How Substance Abuse Changes the Brain’s Basic Thought Processes
Alcohol and all commonly abused drugs alter your experience of reality by altering the levels of chemicals in your brain known as neurotransmitters. Generally speaking, problems with alcoholism and drug addiction begin when your brain gradually adapts to the long-term changes in neurotransmitter levels. In the scientific community, much of the focus on abuse- and addiction-related brain changes has centered on dopamine, a neurotransmitter that plays a key role in the normal function of the brain’s pleasure centers. However, altered levels of another neurotransmitter, called glutamate, also contribute to the onset of addiction by changing the ways in which you learn, make decisions and engage in other basic thought processes.
Neurotransmitters get their name because they give cells in the nervous system, called neurons, a way to transmit chemical messages to each other. Their actions are necessary because neurons don’t make direct physical contact with each other; instead these cells are separated by tiny gaps called synapses. To communicate with its closest neighbor-and to trigger the larger waves of communication that coordinate brain activity-a neuron will release a neurotransmitter into the synapse that sits between it and that neighbor. The neurotransmitting chemical will then cross the synapse and attach itself to a site on the neighboring neuron called a receptor; in turn, contact with this receptor will create specific changes inside the neuron that alter the neuron’s current level of activity. Basic brain communication results from chain reactions of these neurotransmitter-driven neuron changes.
There are dozens of neurotransmitters in your body, and each one of them sends a specific chemical message between neurons. At one time, scientists thought that all neurons could only release one type of neurotransmitter. However, they now know that some neurons can release different chemicals in different circumstances. In addition, some neurotransmitters are more common than others and get released by more neurons inside the brain.
Glutamate comes from glutamic acid, a protein building block (amino acid) found inside your body. It is the brain’s most common neurotransmitter, and roughly 80 to 90 percent of all neurons in the brain release this chemical. Glutamate’s basic function is excitation or stimulation; under its influence, previously unstimulated neurons go into a kind of “alert” mode, and previously stimulated neurons maintain their current alert status. By making these changes, glutamate contributes to a vitally important brain ability called synaptic plasticity, which essentially lets the brain adapt to changes in the information coming in from the outside world. You rely on this basic brain adaptability for such basic functions as your ability to learn, create and retain memories, control your behavior, and make judgments and decisions based on your previous life experiences.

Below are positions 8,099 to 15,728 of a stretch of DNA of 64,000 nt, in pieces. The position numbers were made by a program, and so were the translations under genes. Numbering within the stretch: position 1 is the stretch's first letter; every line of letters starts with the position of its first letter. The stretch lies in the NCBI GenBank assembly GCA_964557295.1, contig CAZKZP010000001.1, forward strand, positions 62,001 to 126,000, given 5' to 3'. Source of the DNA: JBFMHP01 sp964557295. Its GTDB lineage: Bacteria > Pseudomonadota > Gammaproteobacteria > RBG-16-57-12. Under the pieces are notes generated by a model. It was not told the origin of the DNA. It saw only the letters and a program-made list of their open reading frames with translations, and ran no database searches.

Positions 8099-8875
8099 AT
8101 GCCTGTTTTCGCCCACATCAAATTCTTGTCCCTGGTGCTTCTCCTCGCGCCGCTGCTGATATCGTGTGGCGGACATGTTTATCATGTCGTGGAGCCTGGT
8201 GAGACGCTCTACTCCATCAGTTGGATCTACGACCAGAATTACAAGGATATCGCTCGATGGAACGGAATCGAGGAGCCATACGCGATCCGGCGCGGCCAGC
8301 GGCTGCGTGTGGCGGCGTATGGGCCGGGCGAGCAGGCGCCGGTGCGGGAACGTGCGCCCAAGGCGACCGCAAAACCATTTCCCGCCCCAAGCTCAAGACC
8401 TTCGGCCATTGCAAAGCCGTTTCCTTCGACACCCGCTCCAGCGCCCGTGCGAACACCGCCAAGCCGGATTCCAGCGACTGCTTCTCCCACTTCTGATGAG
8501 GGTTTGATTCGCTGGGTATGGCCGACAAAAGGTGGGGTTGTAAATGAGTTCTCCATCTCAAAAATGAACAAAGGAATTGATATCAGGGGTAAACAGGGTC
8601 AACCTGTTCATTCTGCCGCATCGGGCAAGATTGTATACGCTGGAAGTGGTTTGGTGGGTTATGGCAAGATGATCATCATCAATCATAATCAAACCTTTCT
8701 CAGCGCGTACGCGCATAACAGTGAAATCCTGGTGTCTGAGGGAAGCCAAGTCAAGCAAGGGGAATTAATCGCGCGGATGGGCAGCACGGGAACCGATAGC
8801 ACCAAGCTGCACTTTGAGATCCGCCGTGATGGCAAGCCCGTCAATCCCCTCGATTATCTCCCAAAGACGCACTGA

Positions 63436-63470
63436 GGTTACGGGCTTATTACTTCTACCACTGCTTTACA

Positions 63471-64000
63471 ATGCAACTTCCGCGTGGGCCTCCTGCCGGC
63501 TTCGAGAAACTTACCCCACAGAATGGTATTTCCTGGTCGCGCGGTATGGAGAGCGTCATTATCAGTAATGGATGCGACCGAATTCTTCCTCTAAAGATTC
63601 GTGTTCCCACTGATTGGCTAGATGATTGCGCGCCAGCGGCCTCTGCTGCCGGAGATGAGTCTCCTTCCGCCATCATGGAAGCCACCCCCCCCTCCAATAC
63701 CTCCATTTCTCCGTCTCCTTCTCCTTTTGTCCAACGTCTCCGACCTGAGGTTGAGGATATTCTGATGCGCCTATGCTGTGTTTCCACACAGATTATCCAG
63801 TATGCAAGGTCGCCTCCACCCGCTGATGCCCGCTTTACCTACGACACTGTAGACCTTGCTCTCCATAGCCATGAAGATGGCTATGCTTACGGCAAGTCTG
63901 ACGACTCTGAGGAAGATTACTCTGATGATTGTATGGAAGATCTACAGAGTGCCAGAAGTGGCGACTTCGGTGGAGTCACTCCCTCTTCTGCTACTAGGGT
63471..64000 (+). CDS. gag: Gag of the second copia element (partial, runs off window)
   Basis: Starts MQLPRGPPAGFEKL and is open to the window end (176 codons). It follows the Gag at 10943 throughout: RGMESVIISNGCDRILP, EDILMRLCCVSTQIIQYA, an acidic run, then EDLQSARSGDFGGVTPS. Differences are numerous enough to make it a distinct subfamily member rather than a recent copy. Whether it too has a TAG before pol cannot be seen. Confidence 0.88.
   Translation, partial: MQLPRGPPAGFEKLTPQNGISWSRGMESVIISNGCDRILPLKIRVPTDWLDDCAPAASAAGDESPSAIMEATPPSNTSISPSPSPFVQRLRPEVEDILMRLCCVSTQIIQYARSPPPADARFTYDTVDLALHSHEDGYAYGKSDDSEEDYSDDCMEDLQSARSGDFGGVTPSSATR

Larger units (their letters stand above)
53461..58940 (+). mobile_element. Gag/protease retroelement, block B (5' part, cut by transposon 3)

Consequences of Altered Glutamate Levels
Drugs and alcohol have varying effects on the brain’s glutamate levels, the University of Utah’s Genetic Science Learning Center explains. For instance, alcohol decreases glutamate levels and therefore decreases neuron excitation; on the other hand, many drugs increase glutamate levels and therefore increase neuron excitation. If you habitually use any substance that significantly alters your glutamate levels, glutamate-releasing neurons in your brain will try to alter their natural production of the neurotransmitter in order to compensate. In cases where a substance increases glutamate levels, neuron compensation will result in a reduction in normal output of the chemical; in cases where a substance reduces glutamate levels, neuron compensation will result in an increase in normal output.
Over time, these compensating activities corrupt the brain’s ability to maintain its normal degree of adaptability or plasticity. In turn, changes in brain plasticity lead to alterations in learning, memory, decision-making and judgment. These alterations lay the groundwork for alcoholism and drug addiction by creating mental environments that support persistent alcohol or drug cravings and compulsive alcohol- or drug-seeking behavior. The presence of these mental environments is the hallmark of a substance addiction.
Another neurotransmitter, called gamma aminobutyric acid (GABA), acts as the counterpart to glutamate by decreasing or inhibiting normal neuron excitation. In addition to altering glutamate levels, alcohol and certain drugs of abuse alter GABA levels; in turn, these GABA alterations play a significant secondary role in determining how substance abuse affects learning and other conscious thought processes. Apart from its role in these processes, glutamate also plays a supporting role to dopamine in the normal function of your brain’s pleasure centers. While dopamine alterations largely account for the ways in which substance abuse affects these centers, glutamate alterations are a reinforcing factor. Other neurotransmitters involved in the process of addiction include norepinephrine, serotonin and acetylcholine.